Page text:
Paul Waldman

Paul Waldman is the Prospect's daily blogger and senior writer. He also blogs for the Plum Line at the Washington Post, and is the author of Being Right is Not Enough: What Progressives Must Learn From Conservative Success.

Recent Articles

Rick Perry: Tan, Rested, and Ready

Rick Perry throwing gang signs with some shady character. (Flickr/Ed Schipul)
Philip Rucker of the Washington Post got some quality time with Rick Perry, and came away with the conclusion that in contrast to the Yosemite Sam we all mocked in 2012, the new Perry "comes across as studious, contemplative and humble." And Perry agrees: "We are a substantially different, versed candidate," he says, though we are apparently not so humble as to realize that speaking in the first person plural is a little weird. But Perry is in a period of intensive presidential campaign preparation, which includes boning up on both presentation and policy: This week, Perry began intensive news media training, as advisers staged mock on-camera interviews with hostile questioning. Perry also has been working with speech coaches at Podium Master , a GOP firm run by an alumnus of the Royal Shakespeare Company, to improve his presentation skills. Perry's advisers acknowledge that he will have little margin for error in next fall's debates. In 2011, he imploded at a debate by forgetting the...

Torture Gets the 'Only In America' Treatment

Joe Biden, Bidening. (Flickr/Adam Fagen)
L et it not be said anywhere, at any time, by anyone, that Joe Biden does not love America. Biden's love for America is high as a mountain, and deep as the sea. In fact, Biden's love for America is so great that he is convinced that all other countries fortunate enough to share this planet with America are populated by nothing but knaves and fools. Or maybe it's just that his love gets the better of him sometimes, as it did in this discussion of the torture report issued yesterday by the Senate Intelligence Committee: "No, I think it's a badge of honor," Biden said when asked at Politico 's Women Rule Summit whether the sharply critical report by the Senate Intelligence Committee is a "black stain." "Every country, every country, has engaged in activities somewhere along the line that it has not been proud of," he added. "Think about it, name me another country that’s prepared to stand and say, 'This was a mistake, we should not have done what we’ve done and we will not do it again...

A Taxonomy of Torture Defenses

(AP Photo/J. Scott Applewhite)
Today, the Senate Intelligence Committee released a summary of its report on the CIA's use of torture during George W. Bush's administration (this is a 480-page version; the full report runs 6,000 pages), and though previous reporting has revealed much of what the report will contain, there are new details to mull over. And of course, the renewed debate has brought back all the torture advocates from the Bush administration, who will vigorously, even angrily make their case that nothing improper or immoral happened during those dark times. As I argued yesterday, one of the things the torture advocates fear is that this debate will move from the realm of controversy to the realm of consensus, leaving them forever defined by history as the villains of this period. Today we no longer argue about whether Jim Crow or McCarthyism was right or wrong, though at the time they had their passionate defenders. Eventually, the Bush torture program will move to that same ground of consensus. But in...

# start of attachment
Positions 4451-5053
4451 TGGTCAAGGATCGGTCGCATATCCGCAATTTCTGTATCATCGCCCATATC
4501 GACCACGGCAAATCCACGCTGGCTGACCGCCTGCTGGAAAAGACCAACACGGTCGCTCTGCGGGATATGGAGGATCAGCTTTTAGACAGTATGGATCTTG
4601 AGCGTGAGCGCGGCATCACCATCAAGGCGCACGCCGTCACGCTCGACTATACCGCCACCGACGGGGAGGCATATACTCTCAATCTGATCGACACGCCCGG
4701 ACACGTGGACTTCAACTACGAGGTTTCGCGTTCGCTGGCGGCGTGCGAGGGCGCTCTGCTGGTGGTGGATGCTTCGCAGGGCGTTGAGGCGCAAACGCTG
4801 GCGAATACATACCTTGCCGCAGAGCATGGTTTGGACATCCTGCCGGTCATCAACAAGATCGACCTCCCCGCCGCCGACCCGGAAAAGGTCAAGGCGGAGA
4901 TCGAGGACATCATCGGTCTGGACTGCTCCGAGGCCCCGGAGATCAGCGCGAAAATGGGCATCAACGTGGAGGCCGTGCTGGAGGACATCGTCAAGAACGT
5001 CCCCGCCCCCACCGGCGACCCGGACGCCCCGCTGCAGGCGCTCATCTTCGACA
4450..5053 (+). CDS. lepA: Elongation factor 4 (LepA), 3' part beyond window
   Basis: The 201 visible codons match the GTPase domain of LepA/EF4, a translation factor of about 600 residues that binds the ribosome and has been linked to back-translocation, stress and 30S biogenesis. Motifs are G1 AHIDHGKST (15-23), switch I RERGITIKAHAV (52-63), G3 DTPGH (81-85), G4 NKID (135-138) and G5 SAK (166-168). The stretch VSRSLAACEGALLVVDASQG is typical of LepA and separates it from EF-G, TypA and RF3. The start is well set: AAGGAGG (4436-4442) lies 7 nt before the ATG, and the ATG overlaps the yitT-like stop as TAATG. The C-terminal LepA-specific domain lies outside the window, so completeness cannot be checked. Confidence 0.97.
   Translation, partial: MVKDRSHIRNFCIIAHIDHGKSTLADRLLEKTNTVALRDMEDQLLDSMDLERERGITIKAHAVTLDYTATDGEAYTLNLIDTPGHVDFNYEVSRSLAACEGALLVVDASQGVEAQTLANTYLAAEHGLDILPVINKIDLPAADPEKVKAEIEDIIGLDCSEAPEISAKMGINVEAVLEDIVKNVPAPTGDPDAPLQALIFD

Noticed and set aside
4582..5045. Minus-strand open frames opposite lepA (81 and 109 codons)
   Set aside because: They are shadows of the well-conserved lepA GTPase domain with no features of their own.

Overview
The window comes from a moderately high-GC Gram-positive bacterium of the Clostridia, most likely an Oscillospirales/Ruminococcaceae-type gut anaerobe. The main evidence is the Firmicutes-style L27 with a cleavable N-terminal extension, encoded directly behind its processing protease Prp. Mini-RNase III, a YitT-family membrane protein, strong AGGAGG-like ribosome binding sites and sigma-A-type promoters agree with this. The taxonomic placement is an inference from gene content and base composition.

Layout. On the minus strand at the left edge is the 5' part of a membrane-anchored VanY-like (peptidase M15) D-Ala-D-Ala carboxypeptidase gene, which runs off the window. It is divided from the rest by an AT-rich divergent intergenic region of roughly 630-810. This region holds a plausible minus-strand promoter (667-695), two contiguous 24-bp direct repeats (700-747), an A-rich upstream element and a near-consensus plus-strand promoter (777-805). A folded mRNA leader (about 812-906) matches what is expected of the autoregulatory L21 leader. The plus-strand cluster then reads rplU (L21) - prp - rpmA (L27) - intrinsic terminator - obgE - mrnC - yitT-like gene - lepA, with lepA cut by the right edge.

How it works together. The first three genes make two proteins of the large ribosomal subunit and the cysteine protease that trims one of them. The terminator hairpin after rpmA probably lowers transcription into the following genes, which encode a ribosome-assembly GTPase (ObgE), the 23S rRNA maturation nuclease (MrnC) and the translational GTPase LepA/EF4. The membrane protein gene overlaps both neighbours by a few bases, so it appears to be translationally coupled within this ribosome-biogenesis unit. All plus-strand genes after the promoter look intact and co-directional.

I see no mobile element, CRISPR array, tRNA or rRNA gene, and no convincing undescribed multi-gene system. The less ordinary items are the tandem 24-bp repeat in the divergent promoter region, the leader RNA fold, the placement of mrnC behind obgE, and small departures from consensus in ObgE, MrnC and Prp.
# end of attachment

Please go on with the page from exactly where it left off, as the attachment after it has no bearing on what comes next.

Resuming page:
Can Democrats Win In the South by Being More Liberal?

(AP Photo/Gerald Herbert)
I t isn't accurate to call Mary Landrieu "the last Southern Democrat," as one headline after another put it in the days leading up to and following her defeat in Saturday’s runoff election in Louisiana. While it's true that Republicans now control almost all the Senate seats, governorships, and legislatures of the 11 states of the old confederacy (the exceptions are found in Virginia and Florida), there are quite a few Democratic elected officials left in the South—but few of them were elected statewide, and a large proportion of them are black. For years, Democrats have tried to hold on in the South by appealing to the white voters who have steadily drifted away from them. That strategy has failed. Their future in the South—and they can have one—would start with black and Latino voters and work outward from there. It would be almost the exact opposite of how Democrats have been running statewide in recent years. No one expected Landrieu to hold on for a third term in the Senate,...

Whose Civil War Is Worse?

Flickr/Tom Gill
For some reason that I should probably determine one day, I've always found internal disputes with the conservative movement/Republican party somewhat more interesting than internal disputes within the liberal movement/Democratic party. Perhaps it's because, as a liberal, I get a little Nelson Muntzian charge out of watching the folks on the other side tear themselves apart. Or perhaps it's because, immersed as I am in the liberal world, the disputes on the left make more sense to me and therefore plumbing their mysteries isn't so compelling. Regardless, it has often been the case that one side is unified as the other is engaged in intramural battles; for many years, it was the Republicans who were together while the Dems were in disarray, while in the last few years the Democrats have been more united while the GOP has been riven by infighting. But could both sides now be at their own compatriots' throats? And if so, whose internal battle is more vicious? Charles Krauthammer insists...

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